Patients forgetting, bungling or just plain refusing to take their medication is a big problem for health care professionals and patients alike. It can exacerbate medical problems, spurring hospitalizations or expensive medical procedures and undercut clinical trials of new drugs. In seeking a way to confirm that patients have taken their medication a team of researchers have added a tiny microchip and digestible antenna to a standard pill capsule that automatically alerts doctors when the pill has actually been ingested.
The system developed by a team at the University of Florida (UF) consists of two main parts. The first is the pill, which is a standard white capsule coated with a label embossed with silvery lines. These lines comprise the antenna, which is printed using ink made of nontoxic, conductive silver nanoparticles. The pill also contains a tiny microchip about the size of a period.
When a patient takes a pill, it communicates with the second main element of the system - a small electronic device carried or worn by the patient. At the moment this is a stand-alone device, but in the future the researchers say it could be built into a watch or mobile phone. The device then signals a cell phone or laptop that the pill has been ingested, in turn informing doctors or family members.
The pill doesn’t require a battery as the stand-alone device sends it power via imperceptible bursts of extremely low-voltage electricity. The bursts energize the chip to send signals relayed via the antenna. Eventually the patient’s stomach acid breaks down the antenna and the microchip is passed through the gastrointestinal tract - but not before the pill confirms its own ingestion.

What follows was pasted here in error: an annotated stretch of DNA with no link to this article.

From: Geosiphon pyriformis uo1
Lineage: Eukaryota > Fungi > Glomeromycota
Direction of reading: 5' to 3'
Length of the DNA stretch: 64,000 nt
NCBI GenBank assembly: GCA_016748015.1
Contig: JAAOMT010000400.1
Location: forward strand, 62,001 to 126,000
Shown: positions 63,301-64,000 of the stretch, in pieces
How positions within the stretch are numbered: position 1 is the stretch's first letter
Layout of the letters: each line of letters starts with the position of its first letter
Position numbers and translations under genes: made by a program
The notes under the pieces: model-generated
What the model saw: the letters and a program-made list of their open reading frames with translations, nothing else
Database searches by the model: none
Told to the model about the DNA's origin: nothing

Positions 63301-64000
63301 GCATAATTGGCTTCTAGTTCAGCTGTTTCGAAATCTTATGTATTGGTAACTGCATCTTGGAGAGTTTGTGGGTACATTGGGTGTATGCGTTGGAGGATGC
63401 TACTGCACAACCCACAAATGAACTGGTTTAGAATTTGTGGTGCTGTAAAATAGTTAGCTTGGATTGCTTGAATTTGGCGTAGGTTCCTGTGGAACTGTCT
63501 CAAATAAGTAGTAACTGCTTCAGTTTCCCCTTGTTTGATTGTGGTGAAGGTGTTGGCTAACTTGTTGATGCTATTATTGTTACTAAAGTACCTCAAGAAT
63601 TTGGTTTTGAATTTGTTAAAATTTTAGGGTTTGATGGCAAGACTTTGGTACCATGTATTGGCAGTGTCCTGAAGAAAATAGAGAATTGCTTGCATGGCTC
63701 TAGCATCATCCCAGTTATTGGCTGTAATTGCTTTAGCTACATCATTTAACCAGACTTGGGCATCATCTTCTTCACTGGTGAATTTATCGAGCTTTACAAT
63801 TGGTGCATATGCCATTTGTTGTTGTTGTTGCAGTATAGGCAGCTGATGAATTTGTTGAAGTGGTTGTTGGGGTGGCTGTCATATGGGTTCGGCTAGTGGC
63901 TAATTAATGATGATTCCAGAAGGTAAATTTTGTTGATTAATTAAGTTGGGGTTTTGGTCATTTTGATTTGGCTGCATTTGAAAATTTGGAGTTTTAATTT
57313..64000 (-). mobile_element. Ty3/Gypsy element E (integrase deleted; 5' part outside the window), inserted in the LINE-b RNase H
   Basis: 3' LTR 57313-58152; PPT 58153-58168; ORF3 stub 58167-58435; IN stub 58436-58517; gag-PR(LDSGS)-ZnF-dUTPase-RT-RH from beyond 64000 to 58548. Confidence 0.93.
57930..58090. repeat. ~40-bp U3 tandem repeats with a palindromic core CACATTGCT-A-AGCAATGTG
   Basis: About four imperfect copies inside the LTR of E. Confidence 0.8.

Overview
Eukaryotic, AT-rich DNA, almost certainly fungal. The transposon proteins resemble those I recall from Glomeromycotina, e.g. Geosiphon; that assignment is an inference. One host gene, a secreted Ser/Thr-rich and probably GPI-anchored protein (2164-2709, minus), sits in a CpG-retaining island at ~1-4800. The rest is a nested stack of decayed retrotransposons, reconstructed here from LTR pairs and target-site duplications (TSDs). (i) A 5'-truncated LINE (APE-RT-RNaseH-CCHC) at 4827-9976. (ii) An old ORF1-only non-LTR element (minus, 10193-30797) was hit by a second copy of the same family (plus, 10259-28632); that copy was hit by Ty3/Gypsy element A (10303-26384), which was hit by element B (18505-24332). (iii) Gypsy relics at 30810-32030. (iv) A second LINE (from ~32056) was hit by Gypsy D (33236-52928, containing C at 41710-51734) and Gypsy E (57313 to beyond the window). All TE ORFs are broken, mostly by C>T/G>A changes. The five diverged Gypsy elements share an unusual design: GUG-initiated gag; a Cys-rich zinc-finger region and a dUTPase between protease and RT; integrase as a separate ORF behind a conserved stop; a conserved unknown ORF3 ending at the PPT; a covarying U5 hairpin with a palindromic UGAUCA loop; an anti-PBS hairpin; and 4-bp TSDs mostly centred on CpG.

The team has successfully tested the pill system in artificial human models, as well as cadavers. Researchers have also simulated stomach acids to break down the antenna to learn what traces it leaves behind. According to Rizwan Bashirullah, UF assistant professor in electrical and computer engineering, those tests had determined the amount of silver retained in the body is tiny, less than what people often receive from common tap water.
The prototype is intended to pave the way for mass-produced pills that will address the failure of patients to follow prescription regimens – which the American Heart Association cites as “the number one problem in treating illness today.” Studies have found, for example, that patients with chronic diseases normally take only about half their prescribed medications. According to the American Heart Association, 10 percent of hospital admissions result from patients not following the guidelines on their prescriptions. Other studies have found that not taking medication properly results in 218,000 deaths annually.
So-called “medication compliance” is a big problem for clinical trials, Bashirullah said, because failure to take experiment drugs skews studies’ results or renders them meaningless. As a result, researchers often require visual confirmation of participants taking pills, an extremely expensive proposition if hundreds or thousands of people are participating in the trials.
“The idea is to use technology to do this in a more seamless, much less expensive way,” Bashirullah said.
The researchers are currently working on a scholarly paper about their research. They have also applied for patents, and Bashirullah said a UF spinoff company is seeking to develop the next generation of the pill for FDA testing and commercial development.
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